Thursday, May 31, 2012

When Big Brother becomes bankers' Big Boss

A mainstream media outlet has finally reported openly what many of us have suspected for several years.  Banks are being 'encouraged' (read:  coerced, even forced) to buy sovereign debt (i.e. government bonds), thereby keeping their national states afloat.  CNBC reports:

US and European regulators are essentially forcing banks to buy up their own government's debt—a move that could end up making the debt crisis even worse, a Citigroup analysis says.

Regulators are allowing banks to escape counting their country's debt against capital requirements and loosening other rules to create a steady market for government bonds, the study says.

While that helps governments issue more and more debt, the strategy could ultimately explode if the governments are unable to make the bond payments, leaving the banks with billions of toxic debt, says Citigroup strategist Hans Lorenzen.

"Captive bank demand can buy time and can help keep domestic yields low," Lorenzen wrote in an analysis for clients. "However, the distortions that build up over time can sow the seeds of an even bigger crisis, if the time bought isn't used very prudently."

"Specifically," Lorenzen adds, "having banks loaded up with domestic sovereign debt will only increase the domestic fallout if the sovereign ultimately reneges on its obligations."

The banks, though, are caught in a "great repression" trap from which they cannot escape.

"When subjected to the mix of carrot and stick by policymakers...then everything else equal, we believe banks will keep buying," Lorenzen said.

There's more at the link.

If you think about it, the Federal Reserve has been buying up to 70% of US Treasury bonds, because foreign investment in them had largely dried up (until the current Euro crisis, which has driven some European investors to buy US treasuries out of sheer desperation, looking for the safest possible haven for their money).  The remaining 30% are rather neatly accounted for by this report.  When you're the authority regulating all other banks in the country, you have an awful lot of influence over them.  It would take a very courageous (or extraordinarily foolhardy) bank president or director to resist the 'suggestion' that it would be a good thing for his institution to buy a few billion dollars' worth of US Treasuries.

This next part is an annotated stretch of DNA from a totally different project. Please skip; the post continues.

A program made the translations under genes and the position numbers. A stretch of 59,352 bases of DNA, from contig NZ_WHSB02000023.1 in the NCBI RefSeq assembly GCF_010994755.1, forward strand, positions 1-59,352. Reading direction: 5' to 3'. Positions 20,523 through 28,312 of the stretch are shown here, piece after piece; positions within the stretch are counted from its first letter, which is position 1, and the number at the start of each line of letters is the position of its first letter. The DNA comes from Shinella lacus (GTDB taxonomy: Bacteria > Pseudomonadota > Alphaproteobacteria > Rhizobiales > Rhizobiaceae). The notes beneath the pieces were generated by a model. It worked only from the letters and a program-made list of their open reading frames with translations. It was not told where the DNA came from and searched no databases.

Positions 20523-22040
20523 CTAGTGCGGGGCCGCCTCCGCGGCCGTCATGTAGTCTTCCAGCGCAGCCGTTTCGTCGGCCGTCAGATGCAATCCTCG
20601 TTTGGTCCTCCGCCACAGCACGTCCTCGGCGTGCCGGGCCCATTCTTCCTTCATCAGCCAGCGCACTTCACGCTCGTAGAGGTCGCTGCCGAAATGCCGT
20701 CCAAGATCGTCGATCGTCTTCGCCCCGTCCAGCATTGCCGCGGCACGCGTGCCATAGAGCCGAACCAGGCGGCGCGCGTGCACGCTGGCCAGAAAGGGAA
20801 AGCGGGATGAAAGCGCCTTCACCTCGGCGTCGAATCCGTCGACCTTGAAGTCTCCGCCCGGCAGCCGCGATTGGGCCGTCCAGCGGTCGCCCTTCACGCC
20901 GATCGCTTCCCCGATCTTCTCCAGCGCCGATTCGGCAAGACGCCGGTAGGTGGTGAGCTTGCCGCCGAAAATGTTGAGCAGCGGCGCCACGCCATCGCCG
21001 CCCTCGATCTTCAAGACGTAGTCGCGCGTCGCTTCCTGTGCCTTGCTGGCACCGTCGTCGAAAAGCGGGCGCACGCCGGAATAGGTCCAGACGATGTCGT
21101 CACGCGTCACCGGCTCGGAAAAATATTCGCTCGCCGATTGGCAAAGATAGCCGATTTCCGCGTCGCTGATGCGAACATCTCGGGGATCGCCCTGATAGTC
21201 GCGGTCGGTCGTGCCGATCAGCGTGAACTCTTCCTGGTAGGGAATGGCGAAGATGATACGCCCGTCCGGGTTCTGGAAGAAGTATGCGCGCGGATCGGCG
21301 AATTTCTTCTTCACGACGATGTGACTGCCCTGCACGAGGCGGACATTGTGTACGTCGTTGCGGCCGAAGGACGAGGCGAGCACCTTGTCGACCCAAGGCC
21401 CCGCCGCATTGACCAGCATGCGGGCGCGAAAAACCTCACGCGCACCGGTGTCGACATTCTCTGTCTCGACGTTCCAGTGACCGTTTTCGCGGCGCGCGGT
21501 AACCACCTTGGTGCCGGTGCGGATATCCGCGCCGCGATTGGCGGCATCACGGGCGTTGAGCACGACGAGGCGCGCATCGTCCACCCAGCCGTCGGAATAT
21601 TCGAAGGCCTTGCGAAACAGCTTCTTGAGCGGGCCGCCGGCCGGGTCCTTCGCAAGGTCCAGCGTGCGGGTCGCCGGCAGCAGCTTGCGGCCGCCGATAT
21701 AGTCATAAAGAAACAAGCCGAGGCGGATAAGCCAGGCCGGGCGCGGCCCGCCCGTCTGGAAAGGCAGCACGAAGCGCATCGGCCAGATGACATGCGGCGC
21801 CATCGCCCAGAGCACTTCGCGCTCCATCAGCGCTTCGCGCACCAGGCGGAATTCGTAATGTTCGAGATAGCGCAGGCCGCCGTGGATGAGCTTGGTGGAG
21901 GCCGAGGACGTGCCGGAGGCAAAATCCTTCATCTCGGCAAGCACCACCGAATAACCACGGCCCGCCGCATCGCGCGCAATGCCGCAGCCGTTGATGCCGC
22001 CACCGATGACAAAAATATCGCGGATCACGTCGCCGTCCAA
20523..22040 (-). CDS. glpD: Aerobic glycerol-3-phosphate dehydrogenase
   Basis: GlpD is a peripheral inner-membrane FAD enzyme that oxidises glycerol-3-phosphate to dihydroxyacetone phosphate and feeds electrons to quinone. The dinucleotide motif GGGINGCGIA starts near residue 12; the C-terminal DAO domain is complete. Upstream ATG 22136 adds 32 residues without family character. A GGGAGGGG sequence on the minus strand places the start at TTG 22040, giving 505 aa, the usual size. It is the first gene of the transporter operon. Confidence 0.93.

(Of course, if we're hit by a major economic crisis - which I believe is almost upon us - those banks will no longer have the 'cushion' of that capital available to help their depositors . . . it'll all be tied up in Treasuries.  Still, the Fed doesn't care about that.  It's trying to find as many fingers as it can, to stick them in the cracks in the fiscal dyke.  If some or all of them get chopped off eventually, well, that's just too bad - just as long as they're someone else's fingers, rather than the Fed's.  The European Central Bank and other national equivalents appear to be doing precisely the same thing.)

This is also why, if you have any financial reserves at all, you should be keeping a portion of them in cash, in a safe place.  It'll be available if the banks suddenly have no more to issue.  It's also why, if I had any investment income to spare (which unfortunately I don't), I'd be putting it into gold and hard assets right now - not into any account or piece of paper that someone else controls!  Until we know which way things are going to go, the risks are just too high for me to trust the financial 'powers that be' - after all, they're the very 'powers' that got us into this mess in the first place!



perlhaqr said...

It's like an anti-TARP.

perlhaqr said...

I'm concerned about gold and silver as a store of wealth, as well. People don't think of gold and silver as money anymore. There's never been a situation in the history of the world where we've had this sort of fiat currency, and certainly not one where most money is "virtual" the way it is now.

I just don't know if people will even know what to do with gold and silver in the event of a currency collapse.

Fly To Your Dreams said...

My question: what's to stop the federal government from doing exactly what they did in the 1930s, and ban private ownership of more than a few ounces of gold (and probably silver this time)?